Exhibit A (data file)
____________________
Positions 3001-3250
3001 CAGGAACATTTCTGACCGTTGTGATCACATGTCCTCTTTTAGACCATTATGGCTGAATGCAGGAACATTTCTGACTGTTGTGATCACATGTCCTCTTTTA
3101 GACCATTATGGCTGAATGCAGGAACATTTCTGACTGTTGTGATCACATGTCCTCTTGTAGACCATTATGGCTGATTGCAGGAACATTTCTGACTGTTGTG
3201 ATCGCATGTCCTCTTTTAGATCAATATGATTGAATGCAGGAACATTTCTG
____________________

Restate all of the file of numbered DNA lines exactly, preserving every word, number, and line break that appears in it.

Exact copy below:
Positions 3001-3250
3001 CAGGAACATTTCTGACCGTTGTGATCACATGTCCTCTTTTAGACCATTATGGCTGAATGCAGGAACATTTCTGACTGTTGTGATCACATGTCCTCTTTTA
3101 GACCATTATGGCTGAATGCAGGAACATTTCTGACTGTTGTGATCACATGTCCTCTTGTAGACCATTATGGCTGATTGCAGGAACATTTCTGACTGTTGTG
3201 ATCGCATGTCCTCTTTTAGATCAATATGATTGAATGCAGGAACATTTCTG